Johnson said he'd be at the Fair on at least 10 of its 12 days, sometimes for multiple visits. Dayton, too said he'd make multiple visits to the Fair. He has plans to be back Friday for several Fair events. 

Candidates flock to Minnesota State Fair

Posted by: Corey Mitchell Updated: August 21, 2014 - 9:38 AM

Today marks the beginning of the Minnesota State Fair, a perennial stop for candidates to shake lots of hands, pitch their platforms and feast on fatty foods.

Today at noon, Gov. Mark Dayton will sit down with Star Tribune editorial writer and columnist Lori Sturdevant for a live interview at the Star Tribune Booth. Dayton's Republican opponent, Jeff Johnson, is also working the fair crowds this morning.

Democratic U.S. Sen. Al Franken greeted fairgoers as the gates opened. Franken’s Republican challenger, Mike McFadden, stopped by to challenge him to six debates this fall.

According to a release from the McFadden campaign, three of the proposed debates would be broadcast on either television or radio from the Twin Cities, while the remaining debates would take place in Duluth, Rochester, and Moorhead.

Franken declined an invitation from Minnesota Public Radio to debate his Republican and Independence Party challengers at the state fair.

A version of this item appeared in Morning Hot Dish, the Star Tribune's daily political newsletter. To sign up, go to StarTribune.com/membercenter, check the Politics newsletter box and save the change.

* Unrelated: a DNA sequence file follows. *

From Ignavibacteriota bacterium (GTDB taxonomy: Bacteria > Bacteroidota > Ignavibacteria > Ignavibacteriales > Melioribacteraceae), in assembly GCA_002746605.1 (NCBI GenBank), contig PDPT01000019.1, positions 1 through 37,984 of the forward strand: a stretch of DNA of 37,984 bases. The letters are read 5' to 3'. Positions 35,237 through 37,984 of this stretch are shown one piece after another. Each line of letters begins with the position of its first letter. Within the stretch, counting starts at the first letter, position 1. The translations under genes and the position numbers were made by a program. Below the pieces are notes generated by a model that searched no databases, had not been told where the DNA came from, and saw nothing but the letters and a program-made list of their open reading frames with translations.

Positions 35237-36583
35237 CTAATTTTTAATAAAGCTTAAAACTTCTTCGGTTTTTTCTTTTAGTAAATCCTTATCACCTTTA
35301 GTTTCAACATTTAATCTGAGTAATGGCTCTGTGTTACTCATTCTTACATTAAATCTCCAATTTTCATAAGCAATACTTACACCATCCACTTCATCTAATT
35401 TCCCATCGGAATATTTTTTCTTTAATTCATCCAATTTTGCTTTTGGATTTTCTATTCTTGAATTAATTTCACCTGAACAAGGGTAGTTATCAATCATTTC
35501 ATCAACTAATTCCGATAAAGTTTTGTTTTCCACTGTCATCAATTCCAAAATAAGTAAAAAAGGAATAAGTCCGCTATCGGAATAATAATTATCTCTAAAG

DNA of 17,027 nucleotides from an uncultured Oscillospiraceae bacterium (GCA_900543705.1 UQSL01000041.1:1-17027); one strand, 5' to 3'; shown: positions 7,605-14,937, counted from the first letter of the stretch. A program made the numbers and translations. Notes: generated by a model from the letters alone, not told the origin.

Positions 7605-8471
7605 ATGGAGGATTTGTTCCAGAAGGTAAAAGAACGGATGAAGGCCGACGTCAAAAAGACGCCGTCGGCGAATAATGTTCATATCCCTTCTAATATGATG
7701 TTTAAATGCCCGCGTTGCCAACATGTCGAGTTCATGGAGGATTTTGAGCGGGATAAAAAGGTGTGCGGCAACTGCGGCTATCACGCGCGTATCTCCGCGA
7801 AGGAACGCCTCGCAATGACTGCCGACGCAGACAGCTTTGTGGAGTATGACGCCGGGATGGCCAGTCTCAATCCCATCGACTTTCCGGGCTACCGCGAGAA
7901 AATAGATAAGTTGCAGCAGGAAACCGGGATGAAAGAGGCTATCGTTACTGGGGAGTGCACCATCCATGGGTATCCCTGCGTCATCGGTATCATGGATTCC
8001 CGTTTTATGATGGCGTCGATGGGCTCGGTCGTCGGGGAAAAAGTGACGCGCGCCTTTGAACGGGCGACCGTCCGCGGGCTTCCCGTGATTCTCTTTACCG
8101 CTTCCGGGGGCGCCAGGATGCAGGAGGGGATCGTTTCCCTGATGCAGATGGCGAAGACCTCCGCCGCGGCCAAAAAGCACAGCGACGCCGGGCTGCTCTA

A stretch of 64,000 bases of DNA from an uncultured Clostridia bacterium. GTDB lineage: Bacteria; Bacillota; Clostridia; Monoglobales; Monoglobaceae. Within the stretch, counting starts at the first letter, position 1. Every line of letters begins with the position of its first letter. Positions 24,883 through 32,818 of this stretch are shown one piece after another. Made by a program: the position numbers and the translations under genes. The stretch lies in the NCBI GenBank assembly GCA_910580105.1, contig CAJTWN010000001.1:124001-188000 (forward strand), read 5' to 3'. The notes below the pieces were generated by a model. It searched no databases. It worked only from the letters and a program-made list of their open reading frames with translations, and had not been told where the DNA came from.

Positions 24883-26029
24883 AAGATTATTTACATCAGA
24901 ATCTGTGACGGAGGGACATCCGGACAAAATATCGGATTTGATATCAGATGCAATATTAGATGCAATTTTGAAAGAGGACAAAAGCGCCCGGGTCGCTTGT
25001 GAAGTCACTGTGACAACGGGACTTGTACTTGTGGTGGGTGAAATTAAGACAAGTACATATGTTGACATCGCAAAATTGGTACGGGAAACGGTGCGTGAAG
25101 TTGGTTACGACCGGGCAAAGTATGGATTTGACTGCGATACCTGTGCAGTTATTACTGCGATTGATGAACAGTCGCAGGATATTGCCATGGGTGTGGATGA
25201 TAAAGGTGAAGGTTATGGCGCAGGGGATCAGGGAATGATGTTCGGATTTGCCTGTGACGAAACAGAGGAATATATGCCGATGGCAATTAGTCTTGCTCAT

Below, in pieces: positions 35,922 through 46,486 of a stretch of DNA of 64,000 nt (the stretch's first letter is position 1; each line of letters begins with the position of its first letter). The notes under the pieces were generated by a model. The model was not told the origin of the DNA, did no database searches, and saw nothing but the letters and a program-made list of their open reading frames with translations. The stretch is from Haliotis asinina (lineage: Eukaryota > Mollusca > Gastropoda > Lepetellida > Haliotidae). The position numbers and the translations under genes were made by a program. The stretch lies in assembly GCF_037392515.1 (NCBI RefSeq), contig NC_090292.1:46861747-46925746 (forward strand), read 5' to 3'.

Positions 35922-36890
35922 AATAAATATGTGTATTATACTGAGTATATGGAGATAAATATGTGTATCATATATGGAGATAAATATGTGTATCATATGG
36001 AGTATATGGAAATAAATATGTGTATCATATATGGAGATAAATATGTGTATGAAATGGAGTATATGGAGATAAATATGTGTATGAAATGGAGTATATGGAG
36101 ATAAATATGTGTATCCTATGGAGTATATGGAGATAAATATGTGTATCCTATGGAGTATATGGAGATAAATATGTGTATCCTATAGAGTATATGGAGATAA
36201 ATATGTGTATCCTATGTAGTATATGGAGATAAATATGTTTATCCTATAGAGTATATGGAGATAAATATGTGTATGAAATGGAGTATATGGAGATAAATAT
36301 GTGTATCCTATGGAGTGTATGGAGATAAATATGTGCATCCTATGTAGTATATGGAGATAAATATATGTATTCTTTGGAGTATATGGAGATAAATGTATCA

ABC News lists Mills, Westrom among 'most interesting' Republican House candidates

Posted by: Corey Mitchell Updated: August 20, 2014 - 4:01 PM

The congressional campaigns of Republicans Stewart Mills III and Torrey Westrom are picking up more national attention.

An ABC News piece on the five “most interesting” 2014 GOP U.S. House candidates features Mills, labeled the “Republican Brad Pitt,” and Westrom, whom the piece dubbed “the sightless [state] senator who’s never lost an election.”

Mills is challenging Democrat Rick Nolan in the Eighth District and Westrom faces Democrat Collin Peterson in the Seventh District.

Capitol Hill newspaper Roll Call ran a story on the Westrom-Peterson race Tuesday suggesting this could be the toughest re-election race yet for Peterson, who’s seeking a 13th term in Congress.

This item originally appeared in the Star Tribune's daily political newsletter. To sign up, go to StarTribune.com/membercenter, check the Politics newsletter box and save the change.

McFadden teams with national, Minnesota Republicans on fundraising

Posted by: Corey Mitchell Updated: August 20, 2014 - 1:03 PM